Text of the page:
Q: How is a social worker different from a counselor or therapist?
A: Well, the short answer is, they aren’t that different! Both social workers and counselors can be therapists. A Licensed Clinical Social Worker can do almost everything that a Licensed Clinical Professional Counselor can do, and vice versa. A therapist is anybody who practices therapy as a licensed clinician, or under the supervision of a licensed clinician. Most counselors enter their field hoping to practice therapy, whereas many social workers take other career paths. To find about more about why I chose therapy as my career path, please read my about page.
Q: Can my mother / father / girlfriend / boyfriend / third cousin come to my first appointment with me?
A: Yes! It is important to me that you feel comfortable at your first appointment. Often, bringing a close family member or friend is a good idea, especially if you have memory problems or become easily confused. Please know that I will ask your companion(s) to leave the session at some point, so that I can also meet with you one-on-one. Each appointment after the first appointment will be on an individual basis.
If you are interested in family or couples therapy, that is a horse of a different color. Let me know about your interest in these services and we will discuss further.
Q: Can you prescribe psychiatric medications?
A: No, I cannot. Only a doctor or nurse practitioner can do so. If you do not have a psychiatrist and would like one, I will be happy to make a referral. If you do not want to take psychiatric medications, that’s okay too. I will talk with you further about your options, but ultimately, whether or not to take psychiatric medications is your choice.
Q: What type of therapy do you do?
A: I approach therapy from a humanistic perspective. The humanistic perspective believes that all people have positive qualities, are motivated to change, and are always doing the best that they can. We will help you identify and build upon your strengths to overcome challenges.
Your course of treatment will be tailored to meet your individualized goals and needs. Treatment will incorporate interventions from Mindfulness, Cognitive-Behavioral Therapy, and Dialectical Behavioral Therapy.
Q: What is Mindfulness?
Mindfulness is paying attention to what is happening in the present moment. The idea of mindfulness comes from Buddhism and Eastern culture. But fear not – you do not have to be a Buddhist to use it! Anyone can be mindful.
Being mindful means being aware as each moment unfolds. Being aware… of what? Either internal things (your thoughts, emotions, and body sensations), or external things (the color of the walls, the sky, a tree). When practicing mindfulness, we try to observe non-judgmentally, just noticing things rather than labeling them as good or bad.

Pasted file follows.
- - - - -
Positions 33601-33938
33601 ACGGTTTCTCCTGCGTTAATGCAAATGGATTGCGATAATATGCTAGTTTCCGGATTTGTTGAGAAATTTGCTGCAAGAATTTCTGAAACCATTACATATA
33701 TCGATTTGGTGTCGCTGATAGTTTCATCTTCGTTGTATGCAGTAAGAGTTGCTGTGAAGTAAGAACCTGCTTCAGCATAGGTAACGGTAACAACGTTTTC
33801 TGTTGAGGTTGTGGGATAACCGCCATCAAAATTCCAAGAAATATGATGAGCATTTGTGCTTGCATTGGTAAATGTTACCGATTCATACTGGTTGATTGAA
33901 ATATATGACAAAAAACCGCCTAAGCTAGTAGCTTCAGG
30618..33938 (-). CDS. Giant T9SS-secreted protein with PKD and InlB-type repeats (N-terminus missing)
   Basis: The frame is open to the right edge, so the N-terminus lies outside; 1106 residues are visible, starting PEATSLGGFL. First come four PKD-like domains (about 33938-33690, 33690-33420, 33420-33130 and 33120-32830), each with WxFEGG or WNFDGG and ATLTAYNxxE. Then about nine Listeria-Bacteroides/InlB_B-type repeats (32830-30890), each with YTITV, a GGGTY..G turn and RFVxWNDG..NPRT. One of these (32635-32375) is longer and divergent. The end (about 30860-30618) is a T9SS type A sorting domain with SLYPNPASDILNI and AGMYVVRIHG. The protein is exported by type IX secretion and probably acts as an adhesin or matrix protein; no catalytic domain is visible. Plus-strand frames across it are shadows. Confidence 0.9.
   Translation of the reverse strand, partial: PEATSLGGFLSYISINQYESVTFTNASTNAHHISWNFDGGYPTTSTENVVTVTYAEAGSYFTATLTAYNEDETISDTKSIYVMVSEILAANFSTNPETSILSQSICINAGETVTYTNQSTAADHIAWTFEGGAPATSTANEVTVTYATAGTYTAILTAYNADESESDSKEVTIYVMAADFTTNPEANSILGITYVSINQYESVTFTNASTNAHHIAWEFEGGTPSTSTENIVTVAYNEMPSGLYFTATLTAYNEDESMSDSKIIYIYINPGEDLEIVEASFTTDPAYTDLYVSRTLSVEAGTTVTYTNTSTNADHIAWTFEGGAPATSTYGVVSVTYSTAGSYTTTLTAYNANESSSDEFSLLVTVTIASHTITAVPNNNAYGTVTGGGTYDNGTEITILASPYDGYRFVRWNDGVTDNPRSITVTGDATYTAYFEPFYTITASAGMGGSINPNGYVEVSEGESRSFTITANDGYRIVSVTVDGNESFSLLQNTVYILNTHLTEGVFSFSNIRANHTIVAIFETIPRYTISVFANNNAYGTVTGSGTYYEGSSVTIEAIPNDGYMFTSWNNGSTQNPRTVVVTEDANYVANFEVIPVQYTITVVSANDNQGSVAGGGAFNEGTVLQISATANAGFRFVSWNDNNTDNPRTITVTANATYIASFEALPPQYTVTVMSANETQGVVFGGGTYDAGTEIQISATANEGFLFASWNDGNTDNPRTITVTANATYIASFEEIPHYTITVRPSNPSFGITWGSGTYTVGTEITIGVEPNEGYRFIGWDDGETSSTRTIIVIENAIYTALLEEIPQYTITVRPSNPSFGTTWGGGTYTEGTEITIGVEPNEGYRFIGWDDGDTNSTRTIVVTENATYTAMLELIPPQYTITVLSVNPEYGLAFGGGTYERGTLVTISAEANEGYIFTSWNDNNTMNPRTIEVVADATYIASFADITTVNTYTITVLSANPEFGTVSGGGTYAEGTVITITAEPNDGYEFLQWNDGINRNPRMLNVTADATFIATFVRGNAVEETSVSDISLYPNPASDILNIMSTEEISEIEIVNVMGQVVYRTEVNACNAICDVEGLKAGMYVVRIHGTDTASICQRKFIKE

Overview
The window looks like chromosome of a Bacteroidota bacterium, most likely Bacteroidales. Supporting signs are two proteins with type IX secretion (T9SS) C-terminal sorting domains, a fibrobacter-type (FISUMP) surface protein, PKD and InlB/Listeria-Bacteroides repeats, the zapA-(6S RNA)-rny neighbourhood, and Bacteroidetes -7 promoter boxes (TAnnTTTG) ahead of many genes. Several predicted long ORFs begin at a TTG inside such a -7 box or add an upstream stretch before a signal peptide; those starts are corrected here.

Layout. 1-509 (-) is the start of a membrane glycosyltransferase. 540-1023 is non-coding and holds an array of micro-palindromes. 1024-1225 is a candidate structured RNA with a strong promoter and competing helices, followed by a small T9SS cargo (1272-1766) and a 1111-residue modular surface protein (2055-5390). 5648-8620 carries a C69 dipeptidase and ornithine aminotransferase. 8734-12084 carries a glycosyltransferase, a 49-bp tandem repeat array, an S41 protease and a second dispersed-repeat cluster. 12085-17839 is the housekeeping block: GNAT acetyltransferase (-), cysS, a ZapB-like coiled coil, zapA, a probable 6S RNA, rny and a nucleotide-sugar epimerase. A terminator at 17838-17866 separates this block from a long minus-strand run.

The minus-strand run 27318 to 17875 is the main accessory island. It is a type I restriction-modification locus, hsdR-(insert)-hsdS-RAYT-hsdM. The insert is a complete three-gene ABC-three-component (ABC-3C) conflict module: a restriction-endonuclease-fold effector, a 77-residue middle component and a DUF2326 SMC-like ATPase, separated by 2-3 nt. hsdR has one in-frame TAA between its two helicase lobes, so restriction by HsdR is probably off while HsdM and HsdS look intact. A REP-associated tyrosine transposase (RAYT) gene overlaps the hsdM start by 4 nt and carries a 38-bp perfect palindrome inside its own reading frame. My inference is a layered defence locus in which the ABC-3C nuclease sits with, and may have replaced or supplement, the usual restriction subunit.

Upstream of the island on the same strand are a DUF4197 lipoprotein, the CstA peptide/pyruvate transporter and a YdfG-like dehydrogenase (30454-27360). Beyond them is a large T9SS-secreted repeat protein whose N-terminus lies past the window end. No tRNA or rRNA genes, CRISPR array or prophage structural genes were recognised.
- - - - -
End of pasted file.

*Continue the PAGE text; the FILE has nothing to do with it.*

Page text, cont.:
Research indicates that mindfulness is beneficial for everyone, and can improve physical as well as mental health. Meditation is one way of practicing mindfulness, but there are also other ways, such as breathing techniques, progressive muscle relaxation, guided meditations, and using of the five senses. Believe it or not, just about anything you do – from walking, to eating, to taking a shower, to driving – can be a mindful practice!
Q: What is Cognitive-behavioral therapy (CBT)?
A: Many people develop thought patterns that don’t help us. Often, these thought patterns are filled with self-doubt (“I’m not good enough”), self-blame (“It’s all my fault”), ruminating thoughts about the past (“If only it hadn’t happened that way”), fears about the future “Things are never going to work out for me”), and so on. These thought patterns can increase anxiety and depression, actually making it worse.
CBT is a type of psychotherapy where the therapist teaches you how to examine unhelpful thoughts, and question their validity. CBT therapists believe that your thoughts, emotions, and behaviors are all connected and influence each other. Therefore, if change your thoughts, your emotions and behaviors will also change. Cognitive-behavioral therapy is effective for people coping with anxiety, depression, self-esteem issues, grief and loss, life transitions, to name a few.
Because the mind and body are connected, CBT is most effective when used in tandem with mindfulness.
Q: What is Dialectical behavioral therapy (DBT)?
A: Dialectics is a term used by Karl Marx that points to the gray area, or the “middle path.” Dialectics teaches us to embrace the contradictions in life. When we are able to live by a dialectical perspective, we become less judgmental and more compassionate with ourselves and others.
DBT is a type of psychotherapy that was created by Marsha Linehan, a clinical expert who has lived experience with Borderline Personality Disorder (BPD). DBT is helpful for many different issues; not just BPD, but also people with impulsivity, trauma histories, self-harming behaviors, substance use, mood disorders, sexual abuse histories, eating disorders, suicidal thoughts, extreme emotions, and difficulties making and maintaining healthy relationships. Those who commit to DBT treatment and using the DBT skills will be taught how to live a fulfilling, meaningful life.
DBT helps people improve skills in four specific areas: Mindfulness, Distress Tolerance, Emotion Regulation, and Interpersonal Effectiveness.
DBT is evidence-based; research shows it is effective for helping people cope. However, DBT is only proven to be effective if clients participate in all four components. First, they must attend weekly individual therapy. Second, they must attend a weekly skills training group. Third, they will participate in phone consultations, in order to help them use skills during the rest of the week, when they aren’t in group or individual therapy. And fourth, their therapist will participate in a consultation group for therapists. This consultation group holds therapists accountable and helps them practice DBT more effectively.